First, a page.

Presidential candidates are making a big push to win Ohio and its large share of delegates. That includes Democratic candidate Bernie Sanders who talked one-on-one with Statehouse correspondent Andy Chow.
Vermont Senator and presidential candidate Bernie Sanders faces a tough battle in Ohio. His rival Hillary Clinton surging in the delegate count, and polls show she could win the Ohio Democratic primary again, as she did in 2008.
But Sanders says his strategy to crackdown on trade deals that send jobs out of the country will resonate with Ohio voters.
“When you see factories shut down, communities decimated. You see people who used to make middle class wages now working at McDonald’s or Burger King for starvation wages -- yeah I do believe that will impact the people,” says Sanders.
One way to create 13 million new, high-paying jobs, according to Sanders, is to rebuild the country’s crumbling infrastructure.
Sanders and Clinton are also locked in a heated debate over where they stood on the auto industry bailout in 2008.
What About The Auto Bailout?
The auto industry bailout played a pretty big role in the 2012 presidential and U.S. Senate race in Ohio.
Now Clinton accuses Sanders of not voting for the bailout in 2008. Sanders say he voted against a larger bailout that did help the auto industry but was primarily crafted to help big banks.
The question to Sanders: “The devil’s advocate could say ‘well it seems like you were more against throwing money to Wall Street than adding money industry,’ what would you tell them?”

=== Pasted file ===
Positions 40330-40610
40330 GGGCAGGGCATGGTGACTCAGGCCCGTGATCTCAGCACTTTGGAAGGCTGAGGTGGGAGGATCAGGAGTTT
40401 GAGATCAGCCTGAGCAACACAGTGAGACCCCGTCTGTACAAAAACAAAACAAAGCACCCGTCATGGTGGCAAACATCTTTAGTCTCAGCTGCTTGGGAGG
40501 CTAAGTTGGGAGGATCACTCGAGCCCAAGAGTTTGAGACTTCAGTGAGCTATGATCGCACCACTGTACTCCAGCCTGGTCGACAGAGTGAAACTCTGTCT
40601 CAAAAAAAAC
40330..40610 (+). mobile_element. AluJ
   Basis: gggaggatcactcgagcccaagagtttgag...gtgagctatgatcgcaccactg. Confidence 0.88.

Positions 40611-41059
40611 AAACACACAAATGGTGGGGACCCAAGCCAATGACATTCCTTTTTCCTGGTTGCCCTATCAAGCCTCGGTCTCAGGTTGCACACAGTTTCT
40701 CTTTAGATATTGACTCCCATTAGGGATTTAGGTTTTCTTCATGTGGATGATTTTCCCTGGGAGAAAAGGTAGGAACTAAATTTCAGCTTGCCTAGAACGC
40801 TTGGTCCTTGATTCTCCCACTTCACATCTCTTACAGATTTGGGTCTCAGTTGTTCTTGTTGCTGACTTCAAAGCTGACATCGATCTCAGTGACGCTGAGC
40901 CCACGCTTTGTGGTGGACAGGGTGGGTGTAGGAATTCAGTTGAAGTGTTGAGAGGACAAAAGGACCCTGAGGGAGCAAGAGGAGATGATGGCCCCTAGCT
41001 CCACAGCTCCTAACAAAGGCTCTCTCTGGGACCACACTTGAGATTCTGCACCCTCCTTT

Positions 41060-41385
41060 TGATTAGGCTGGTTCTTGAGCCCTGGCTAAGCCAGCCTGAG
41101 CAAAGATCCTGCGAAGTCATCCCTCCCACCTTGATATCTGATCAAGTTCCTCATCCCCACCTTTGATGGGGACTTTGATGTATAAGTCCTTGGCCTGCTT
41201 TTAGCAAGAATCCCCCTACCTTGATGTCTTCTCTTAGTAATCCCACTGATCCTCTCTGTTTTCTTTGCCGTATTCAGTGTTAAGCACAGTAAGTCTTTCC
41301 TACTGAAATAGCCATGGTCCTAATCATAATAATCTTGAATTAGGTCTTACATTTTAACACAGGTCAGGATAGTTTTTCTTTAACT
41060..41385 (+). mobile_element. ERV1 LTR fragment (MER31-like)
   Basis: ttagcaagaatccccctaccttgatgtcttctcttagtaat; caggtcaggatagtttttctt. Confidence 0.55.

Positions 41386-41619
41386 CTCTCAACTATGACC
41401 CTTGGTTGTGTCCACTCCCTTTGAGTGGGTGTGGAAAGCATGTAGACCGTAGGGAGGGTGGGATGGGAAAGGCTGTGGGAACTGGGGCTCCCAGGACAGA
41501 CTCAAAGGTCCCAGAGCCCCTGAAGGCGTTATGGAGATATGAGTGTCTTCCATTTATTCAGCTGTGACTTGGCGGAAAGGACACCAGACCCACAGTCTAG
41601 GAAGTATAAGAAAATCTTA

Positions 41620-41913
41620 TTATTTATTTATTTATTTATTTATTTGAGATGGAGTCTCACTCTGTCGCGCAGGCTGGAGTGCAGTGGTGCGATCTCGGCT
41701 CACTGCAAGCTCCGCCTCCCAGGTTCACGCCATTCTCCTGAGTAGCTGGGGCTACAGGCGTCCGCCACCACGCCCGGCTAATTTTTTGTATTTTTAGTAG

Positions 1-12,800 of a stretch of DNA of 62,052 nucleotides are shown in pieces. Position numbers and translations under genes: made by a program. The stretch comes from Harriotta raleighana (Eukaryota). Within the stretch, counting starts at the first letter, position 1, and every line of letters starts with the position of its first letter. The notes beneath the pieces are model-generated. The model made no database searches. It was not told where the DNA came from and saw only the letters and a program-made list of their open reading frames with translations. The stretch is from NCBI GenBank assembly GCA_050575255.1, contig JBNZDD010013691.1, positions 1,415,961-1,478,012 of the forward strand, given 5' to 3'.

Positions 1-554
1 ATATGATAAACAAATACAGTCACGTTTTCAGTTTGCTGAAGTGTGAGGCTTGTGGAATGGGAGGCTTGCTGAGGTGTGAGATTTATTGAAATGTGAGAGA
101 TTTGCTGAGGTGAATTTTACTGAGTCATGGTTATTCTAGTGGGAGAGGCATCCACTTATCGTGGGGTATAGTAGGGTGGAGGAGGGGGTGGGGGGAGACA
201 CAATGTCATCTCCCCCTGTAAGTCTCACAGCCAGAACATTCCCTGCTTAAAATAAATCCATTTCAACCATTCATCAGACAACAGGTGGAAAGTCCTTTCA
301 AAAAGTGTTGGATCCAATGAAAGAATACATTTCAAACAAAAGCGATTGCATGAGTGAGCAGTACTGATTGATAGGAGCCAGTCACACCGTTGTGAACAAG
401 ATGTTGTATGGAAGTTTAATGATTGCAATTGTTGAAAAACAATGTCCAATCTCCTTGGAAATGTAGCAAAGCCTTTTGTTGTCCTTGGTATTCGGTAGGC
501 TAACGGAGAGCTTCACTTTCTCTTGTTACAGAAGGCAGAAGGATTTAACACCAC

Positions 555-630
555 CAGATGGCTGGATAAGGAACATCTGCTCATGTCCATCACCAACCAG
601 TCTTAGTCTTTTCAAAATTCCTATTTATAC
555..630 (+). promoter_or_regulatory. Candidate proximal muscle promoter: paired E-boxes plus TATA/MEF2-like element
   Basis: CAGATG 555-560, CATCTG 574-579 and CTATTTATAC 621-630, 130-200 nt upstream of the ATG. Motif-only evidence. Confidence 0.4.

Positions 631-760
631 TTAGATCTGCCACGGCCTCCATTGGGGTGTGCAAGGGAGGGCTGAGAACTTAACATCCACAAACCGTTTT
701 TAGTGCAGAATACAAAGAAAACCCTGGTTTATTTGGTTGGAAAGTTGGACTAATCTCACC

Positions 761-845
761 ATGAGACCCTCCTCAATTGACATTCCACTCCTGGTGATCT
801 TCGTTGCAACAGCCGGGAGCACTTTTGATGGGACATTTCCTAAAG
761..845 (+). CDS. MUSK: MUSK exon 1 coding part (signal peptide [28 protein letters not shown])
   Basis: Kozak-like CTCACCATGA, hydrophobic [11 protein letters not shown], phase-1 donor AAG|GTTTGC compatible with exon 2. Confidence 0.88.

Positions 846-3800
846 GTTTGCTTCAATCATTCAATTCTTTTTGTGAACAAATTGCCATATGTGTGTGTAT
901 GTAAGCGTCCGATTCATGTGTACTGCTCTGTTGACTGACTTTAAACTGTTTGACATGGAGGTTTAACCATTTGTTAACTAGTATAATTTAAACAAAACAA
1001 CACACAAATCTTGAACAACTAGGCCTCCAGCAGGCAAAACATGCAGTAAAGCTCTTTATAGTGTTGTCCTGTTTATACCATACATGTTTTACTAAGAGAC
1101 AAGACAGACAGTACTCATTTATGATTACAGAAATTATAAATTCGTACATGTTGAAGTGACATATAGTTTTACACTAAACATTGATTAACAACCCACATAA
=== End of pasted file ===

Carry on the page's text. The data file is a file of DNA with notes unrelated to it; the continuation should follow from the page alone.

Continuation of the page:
“No, no that’s not the case," says Sanders.
"If you look at the record what the bailout was about was in fact bailing out Wall Street, there was very little discussion in that, at that point, about the automobile industry.”
Sanders adds that he did vote for a separate bailout that focused only on the auto industry.
Coming Down on Fracking
The latest numbers show that drilling companies continue to pump even more natural gas out of Ohio’s shale year-by-year. But Sanders says fracking needs to stop.
Democrats and environmental groups have been fighting the increased use of hydraulic fracturing, or fracking, of natural gas for years.
Sanders is among those calling for an all-out ban. Asked what that would mean for the many jobs fracking has created in Ohio:
“You wanna talk about jobs, we can create millions of jobs by creating a sustainable energy system which is not polluting the environment and that’s what I intend to do,” says Sanders.
Clinton has laid out stiff regulations that would make it difficult to frack in the U.S. but would not ban it.